NASHVILLE, Tenn. (BP)–“It’s not how you begin your life that counts. It’s how you end your life,” Anne Graham Lotz told more than 11,000 senior adults attending the closing session of the Third National Senior Adult Convention, April 28-30, in Nashville, Tenn.
“When someone younger looks at your life, allow them to see someone who is excited about Jesus, committed to him and totally surrendered and available for his service,” said Lotz, an internationally known speaker, founder of AnGeL Ministries and second daughter of evangelist Billy Graham and Ruth Bell Graham.
She based her message on writings from the Apostles Peter, Paul and John during the last year of their lives. She told Baptist Press the message grew out of devotionals she shared with her parents while staying with them in Montreat, N.C., and assisting her mother in recovering from surgery.
Lotz, who tries to limit her speaking schedule to one per week, agreed to address Southern Baptist senior adults despite other commitments during the week.
“I just felt very called of God to be here,” she said. “Senior adults have so much richness you don’t want them to waste.”
“What are the plans for the last years of your life?” Lotz asked the seniors, gathered at the new Nashville Arena. “Do you plan on just playing golf or playing bridge and going to the outlet malls? Have you retired, not only from your job, but from service to the Lord?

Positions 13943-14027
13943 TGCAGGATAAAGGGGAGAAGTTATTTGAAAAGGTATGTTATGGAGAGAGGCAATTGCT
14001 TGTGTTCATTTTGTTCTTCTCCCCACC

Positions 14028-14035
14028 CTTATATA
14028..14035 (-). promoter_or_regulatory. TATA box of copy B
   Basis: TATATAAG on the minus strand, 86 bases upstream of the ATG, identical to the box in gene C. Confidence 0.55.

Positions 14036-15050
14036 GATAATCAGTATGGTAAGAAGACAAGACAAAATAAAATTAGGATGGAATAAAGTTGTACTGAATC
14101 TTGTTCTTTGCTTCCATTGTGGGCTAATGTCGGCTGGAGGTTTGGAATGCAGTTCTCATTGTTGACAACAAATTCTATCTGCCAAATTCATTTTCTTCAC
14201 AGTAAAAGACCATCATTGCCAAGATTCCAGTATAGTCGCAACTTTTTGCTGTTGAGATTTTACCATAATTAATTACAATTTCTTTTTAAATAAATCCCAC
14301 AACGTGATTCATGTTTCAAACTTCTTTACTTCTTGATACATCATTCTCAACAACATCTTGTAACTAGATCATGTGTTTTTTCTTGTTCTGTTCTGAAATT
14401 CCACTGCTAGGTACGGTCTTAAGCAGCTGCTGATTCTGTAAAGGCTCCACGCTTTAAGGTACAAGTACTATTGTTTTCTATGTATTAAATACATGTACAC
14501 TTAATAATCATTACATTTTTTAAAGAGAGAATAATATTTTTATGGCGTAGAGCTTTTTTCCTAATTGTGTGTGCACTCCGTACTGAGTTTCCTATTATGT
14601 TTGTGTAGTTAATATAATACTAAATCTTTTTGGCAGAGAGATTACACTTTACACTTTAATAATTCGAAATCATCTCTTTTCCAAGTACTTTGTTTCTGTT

“Stay excited about Jesus,” she urged. She cited the example of Peter who, she said, “stayed excited until he saw Jesus face to face.”
Never stop learning about Christ, Lotz said, and use the unique opportunities of old age to influence others.
“When you correct and rebuke and encourage, people listen,” she said, noting the audiences for her father’s crusades include thousands of young people. “God has given you this platform for this stage in your life. Are you using it?”
Lotz cited the Apostle Paul who spent his last year in prison without material possessions before being beheaded.
“Don’t tell Paul about the health, wealth and prosperity gospel. He was committed to paying the cost until the day he died,” she said.
She acknowledged senior years often include physical pain, suffering and loneliness like the Apostle John. A people person, she said John was isolated on the island of Patmos and approaching 90, but God gave him the mission of sharing a fresh vision in the form of the New Testament Book of Revelation.
“Stop arguing and complaining about what God is allowing to come into your life,” Lotz said. “At the end of your life as a senior citizen, you may be suffering in solitude. Would you ask him to put his hand on you to use you for his service?”
Earlier, T.W. Hunt, prayer consultant who has retired from the Baptist Sunday School Board’s discipleship and family development division and from Southwestern Baptist Theological Seminary in Fort Worth, Texas, outlined advice from the Bible to older adults.
“According to the Bible, our senior days can be the best time of life or the worst time of life,” Hunt said. “The Bible tells us we can fail in our old age or it can be the greatest time of service to the Lord.”
Noting the Bible has 39 passages telling people how to grow old, he listed five pieces of advice:
— Since God lives beyond time, he is not impressed with age or accomplishments.
— Old people still need patience.
— At any age, persons should never forget that life is short.
— Righteousness in youth will become righteousness in old age.
— At every age, people must remain dependent on God.
The convention was attended by senior adults from 21 states and sponsored by the BSSB discipleship and family development division.